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Lightweight Treestand Alternative has Advantages


The five trails of a deer highway crisscross a stone’s throw beneath me. One hundred yards out, I see a magnificent 12-point buck making its way down one of the trails. The wind is right, but my position is off—I won’t have a clear shot unless I move around the tree about 90 degrees. Silently, I move around the tree trunk until I am hovering in the perfect spot for that 20-yard arrow release. This maneuverability is just one of the advantages I have hunting from a tree saddle, allowing maximum stealth, safety and comfort with minimal equipment.

I got into hunting late in life and didn’t pick up a bow until the age of 52. Like many men my age, sitting in traditional treestands was difficult, due to a bad back. This limited the amount of time I was able to be in a tree, and it just felt generally “unsafe” even though I was strapped to it. I didn’t want to be held back by my physical limitations, so I began looking for options that would be easier on my back. Trying the tree saddle completely changed my hunting experience. Now I can hang in a tree all day long and feel safe.

In my experience, traditional treestands required a great deal of effort and space to set up, and then many times I would not be in the right position for a clean shot, unable to maneuver. With the tree saddle though, I can slowly and silently move to the shot or make adjustments based upon hunting conditions. By placing the trunk between that big buck and myself, I can use the tree for cover with the added benefit of shifting my position when the wind direction changes—which seems to be par for the course in the Midwest.

Tree saddle hunting is a generic name for using a strap-on harness that allows the hunter to be suspended from a tree. It is a system of straps that attach to a tree and allow you to simply suspend yourself. Your feet are resting on tree steps placed around the tree trunk, allowing you to move 360 degrees. Typically, you are facing the tree with your knees and resting against the trunk, so I wear knee pads. Because of the materials tree saddles are made of, I can stretch or move in the saddle with little or no noise.

Generally, I put my saddle on at the car and walk to the tree. Steps to scale the tree with can be carried, or the tree can be prepared in advance, depending on whether it is private or public land—the public lands for hunts generally don’t allow any steps or stands left on the tree. The flexibility of using a saddle allows me to choose not only the terrain and tree to hunt, but also the climbing height. I try to find trees located on a deer highway, where many different trails intersect, and then I set up on the side of the tree for the best wind direction (If it changes, I can make a slight adjustment and still be downwind). While ascending and descending, there is a lanyard attached to the harness that goes around the tree and then attaches to the other side of the harness. This anchors you to the tree and gives you the freedom to safely navigate a variety of trees, including ones that have limbs between the ground and the final perch. I have a second lanyard that allows me to safely go around a limb without ever detaching from the harness so I can quickly reach my desired position.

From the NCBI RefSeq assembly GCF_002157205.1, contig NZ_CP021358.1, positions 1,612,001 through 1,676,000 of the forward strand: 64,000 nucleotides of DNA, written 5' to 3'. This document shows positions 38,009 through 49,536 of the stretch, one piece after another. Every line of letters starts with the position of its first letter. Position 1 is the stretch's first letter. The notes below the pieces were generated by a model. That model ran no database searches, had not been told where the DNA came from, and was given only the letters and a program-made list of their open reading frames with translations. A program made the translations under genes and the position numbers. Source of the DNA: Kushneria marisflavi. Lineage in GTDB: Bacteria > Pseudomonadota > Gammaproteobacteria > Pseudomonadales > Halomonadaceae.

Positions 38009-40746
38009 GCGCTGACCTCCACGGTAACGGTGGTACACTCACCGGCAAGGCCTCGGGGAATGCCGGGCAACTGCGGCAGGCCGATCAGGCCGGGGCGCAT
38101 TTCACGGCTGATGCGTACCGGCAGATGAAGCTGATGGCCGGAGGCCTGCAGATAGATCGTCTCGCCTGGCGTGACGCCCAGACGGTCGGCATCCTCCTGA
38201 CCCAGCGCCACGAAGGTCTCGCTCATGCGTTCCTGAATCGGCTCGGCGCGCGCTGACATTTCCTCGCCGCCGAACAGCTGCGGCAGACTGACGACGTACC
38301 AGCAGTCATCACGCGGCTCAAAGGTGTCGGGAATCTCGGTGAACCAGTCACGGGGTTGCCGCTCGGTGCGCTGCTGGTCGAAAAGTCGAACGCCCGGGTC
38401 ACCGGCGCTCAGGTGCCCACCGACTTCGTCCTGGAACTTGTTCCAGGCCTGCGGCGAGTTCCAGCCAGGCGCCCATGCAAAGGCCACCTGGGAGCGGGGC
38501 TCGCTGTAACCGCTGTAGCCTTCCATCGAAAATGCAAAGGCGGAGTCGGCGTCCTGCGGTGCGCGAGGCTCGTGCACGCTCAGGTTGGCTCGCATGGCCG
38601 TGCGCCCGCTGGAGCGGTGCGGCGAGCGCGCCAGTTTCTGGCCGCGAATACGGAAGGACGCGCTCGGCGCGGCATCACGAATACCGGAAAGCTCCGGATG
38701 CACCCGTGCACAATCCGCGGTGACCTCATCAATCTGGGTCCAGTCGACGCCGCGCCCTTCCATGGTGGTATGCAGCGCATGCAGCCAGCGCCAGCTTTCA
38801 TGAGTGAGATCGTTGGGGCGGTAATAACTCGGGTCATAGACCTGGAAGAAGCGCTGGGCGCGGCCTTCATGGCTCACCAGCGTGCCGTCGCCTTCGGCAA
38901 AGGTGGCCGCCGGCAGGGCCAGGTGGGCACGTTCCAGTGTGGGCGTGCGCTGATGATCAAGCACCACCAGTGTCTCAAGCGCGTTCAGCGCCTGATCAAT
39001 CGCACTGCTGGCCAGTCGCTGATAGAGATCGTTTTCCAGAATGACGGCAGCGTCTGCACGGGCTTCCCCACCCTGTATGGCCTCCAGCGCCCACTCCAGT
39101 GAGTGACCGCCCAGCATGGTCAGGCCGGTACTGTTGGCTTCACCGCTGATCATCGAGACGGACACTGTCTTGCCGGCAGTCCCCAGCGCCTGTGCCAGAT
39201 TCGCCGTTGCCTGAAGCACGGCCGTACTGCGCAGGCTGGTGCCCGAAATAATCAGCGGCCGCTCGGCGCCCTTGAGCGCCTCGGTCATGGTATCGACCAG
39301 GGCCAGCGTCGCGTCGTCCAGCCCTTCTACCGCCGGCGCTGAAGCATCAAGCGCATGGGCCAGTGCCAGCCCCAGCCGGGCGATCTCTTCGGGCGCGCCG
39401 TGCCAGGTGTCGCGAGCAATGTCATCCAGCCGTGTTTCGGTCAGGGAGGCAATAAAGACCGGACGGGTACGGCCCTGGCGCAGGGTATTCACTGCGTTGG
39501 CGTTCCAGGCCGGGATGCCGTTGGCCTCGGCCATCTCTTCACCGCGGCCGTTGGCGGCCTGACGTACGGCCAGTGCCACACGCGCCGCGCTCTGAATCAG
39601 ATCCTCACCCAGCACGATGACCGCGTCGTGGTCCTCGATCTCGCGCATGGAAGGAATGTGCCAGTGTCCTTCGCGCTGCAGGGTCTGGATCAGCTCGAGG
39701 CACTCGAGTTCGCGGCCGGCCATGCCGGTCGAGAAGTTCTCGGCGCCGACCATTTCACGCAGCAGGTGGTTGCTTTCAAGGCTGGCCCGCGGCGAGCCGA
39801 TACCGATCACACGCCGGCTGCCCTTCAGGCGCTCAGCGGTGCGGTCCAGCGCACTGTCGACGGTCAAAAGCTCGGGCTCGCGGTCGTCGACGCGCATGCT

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Finding the right tree saddle (see below for current products) goes a long way in allowing a hunter to hang in the tree all day long. Available models weight between 4 to 10 pounds, depending on the manufacturer.

Saddles are much lighter than any climber or lock-on made, and I always feel that I am in control and have no fear of losing balance. Let’s face it: mistakes in a tree can be fatal, no matter what your age or equipment choice. The beauty of a tree saddle is if it’s properly used, you are always attached to the tree. If you slip, you may end up with bruises, but not a broken neck or back.

I urge you to check out this unique approach to hunting whitetail. It’s comfortable and safe and it may allow you to spend more time hanging around just waiting for that buck of a lifetime to walk in front of you.

For more information…
Contact Aero Hunter Evolution, New Tribe, Inc., 866-223-3371, or and Guido’s Web, Guido’s Outdoors, 662-686-2130, or



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Ian Munnoch

If you have any questions regarding the concept of tree saddle hunting, please contact Ian Munnoch at or 812-322-5080.

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